first time on this side of the StackExchange. Quick question: My dream is to code a chess game, and then have the AI I developed checkmate me legitimately. vs. My dream is to code a ...
0
votes
1answer
87 views

Can one form an adverb from any adjective?

I'm trying to form the following sentence: ...we can talk more substantiatively in the event that X occurs. The term "substantiatively" isn't in either the computer dictionary or online at m-w....
3
votes
3answers
173 views

adjective or adverb before ing-form?

Let's consider the example sentence Alice's trying to frame him had left Bob wary of anything she might do or say in his presence. If I now wanted to express that Alice allegedly tried to frame ...
3
votes
4answers
758 views

Turn out “good” vs turn out “well”

Should one say: "turn out good" or "turn out well" I have always preferred the latter, but found the form "turn out good" in the book by Raymond Murphy: "English Grammar in use".
-1
votes
2answers
59 views

Can I use 'a little' at the end of this sentence?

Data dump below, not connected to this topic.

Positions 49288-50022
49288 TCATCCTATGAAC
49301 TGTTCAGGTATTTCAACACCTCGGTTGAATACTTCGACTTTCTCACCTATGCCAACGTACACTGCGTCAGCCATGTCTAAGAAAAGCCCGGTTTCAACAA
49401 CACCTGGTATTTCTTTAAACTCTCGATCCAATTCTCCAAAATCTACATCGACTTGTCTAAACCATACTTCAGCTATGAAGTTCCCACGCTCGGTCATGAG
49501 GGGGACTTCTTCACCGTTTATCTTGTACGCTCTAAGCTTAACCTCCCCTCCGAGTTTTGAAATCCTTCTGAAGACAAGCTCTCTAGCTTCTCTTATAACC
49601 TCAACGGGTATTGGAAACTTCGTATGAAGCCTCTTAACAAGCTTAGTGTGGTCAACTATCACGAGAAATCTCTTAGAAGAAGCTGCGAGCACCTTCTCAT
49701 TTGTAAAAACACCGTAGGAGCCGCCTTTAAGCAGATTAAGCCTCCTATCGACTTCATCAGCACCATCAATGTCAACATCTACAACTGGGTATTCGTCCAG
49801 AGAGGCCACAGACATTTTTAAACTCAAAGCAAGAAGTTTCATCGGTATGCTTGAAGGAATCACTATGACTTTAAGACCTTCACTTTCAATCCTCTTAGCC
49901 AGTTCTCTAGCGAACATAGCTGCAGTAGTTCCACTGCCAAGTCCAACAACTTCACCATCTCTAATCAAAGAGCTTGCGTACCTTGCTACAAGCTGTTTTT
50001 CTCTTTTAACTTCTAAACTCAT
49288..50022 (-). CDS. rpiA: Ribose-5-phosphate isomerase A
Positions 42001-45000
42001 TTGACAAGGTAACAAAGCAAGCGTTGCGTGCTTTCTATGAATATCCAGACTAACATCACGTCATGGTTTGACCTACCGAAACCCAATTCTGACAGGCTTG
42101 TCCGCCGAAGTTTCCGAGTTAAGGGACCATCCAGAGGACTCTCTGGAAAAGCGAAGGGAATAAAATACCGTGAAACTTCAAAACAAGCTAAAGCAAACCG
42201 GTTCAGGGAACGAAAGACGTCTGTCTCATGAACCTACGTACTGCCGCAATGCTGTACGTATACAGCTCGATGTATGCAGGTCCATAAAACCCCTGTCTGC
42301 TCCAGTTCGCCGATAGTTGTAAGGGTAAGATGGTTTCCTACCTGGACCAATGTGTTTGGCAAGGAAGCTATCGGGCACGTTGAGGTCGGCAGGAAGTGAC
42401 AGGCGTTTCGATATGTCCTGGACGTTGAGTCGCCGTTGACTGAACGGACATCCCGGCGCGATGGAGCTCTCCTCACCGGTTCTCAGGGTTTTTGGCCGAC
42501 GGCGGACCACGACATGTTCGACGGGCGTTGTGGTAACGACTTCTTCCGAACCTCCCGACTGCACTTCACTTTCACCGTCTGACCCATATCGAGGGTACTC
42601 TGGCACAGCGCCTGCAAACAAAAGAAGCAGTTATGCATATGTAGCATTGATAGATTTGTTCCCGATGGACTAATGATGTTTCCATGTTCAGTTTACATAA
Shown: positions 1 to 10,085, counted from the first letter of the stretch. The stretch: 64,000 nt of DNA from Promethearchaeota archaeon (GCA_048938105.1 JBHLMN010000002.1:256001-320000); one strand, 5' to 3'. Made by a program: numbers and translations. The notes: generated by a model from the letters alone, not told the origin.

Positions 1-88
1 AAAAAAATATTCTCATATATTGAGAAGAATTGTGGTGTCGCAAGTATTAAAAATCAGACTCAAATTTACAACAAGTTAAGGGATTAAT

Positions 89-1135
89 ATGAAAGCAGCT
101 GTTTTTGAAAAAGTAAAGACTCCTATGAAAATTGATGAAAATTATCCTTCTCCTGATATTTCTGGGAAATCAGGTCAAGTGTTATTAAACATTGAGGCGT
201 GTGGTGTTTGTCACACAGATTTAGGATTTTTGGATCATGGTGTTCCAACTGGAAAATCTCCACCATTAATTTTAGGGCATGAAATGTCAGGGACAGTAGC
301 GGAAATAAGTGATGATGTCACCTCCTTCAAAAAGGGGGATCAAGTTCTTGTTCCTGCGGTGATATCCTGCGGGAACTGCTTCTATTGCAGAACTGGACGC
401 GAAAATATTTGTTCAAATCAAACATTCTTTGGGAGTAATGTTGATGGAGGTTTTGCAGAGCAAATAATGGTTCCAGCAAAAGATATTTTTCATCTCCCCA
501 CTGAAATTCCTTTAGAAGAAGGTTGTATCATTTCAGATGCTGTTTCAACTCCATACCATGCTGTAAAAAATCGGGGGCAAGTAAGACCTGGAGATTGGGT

I know 'a little' can be used as an adverb to modify an adjective as in the sentence: I am a little hungry. However, can I also use 'a little' just like this in this sentence as well? I am ...
2
votes
1answer
31 views

Adverbs describing Adverbs

We have a similar question here, but I think my examples are a bit different and I would love to understand how this is done correctly. Let's say we are talking about significantly higher ...
-1
votes
2answers
32 views

The graph comprises vertices only/solely/exclusively/entirely from one of the sets A and B. [closed]

are the adverbs interchangeable in this case, or would you prefer one over another? I want to state that the graph does not comprise any vertices other than the ones that are contained in one of the ...
7
votes
4answers
280 views

Grammatical function of 'shuffling' in 'He came shuffling out'

Here are examples of usage: Almost immediately Mr Bartletop came shuffling out. (source) I started violently when she came shuffling out. (source) She stood in the court as the Germans came ...
3
votes
2answers
105 views

Position of the adverb “substantially”

What would be the right position of "substantially" in the following: 1). Before verb: These optimal values substantially contribute to the success of the methodology. 2). After verb: These ...
1
vote
1answer
75 views

What is the difference between “ago” and “before”? [closed]

What is the difference between ago and before when they are both used as adverbs in the following sentences: I saw him seven days ago. and I had seen him seven days before.
0
votes
1answer
56 views

Therefore in the middle of a sentence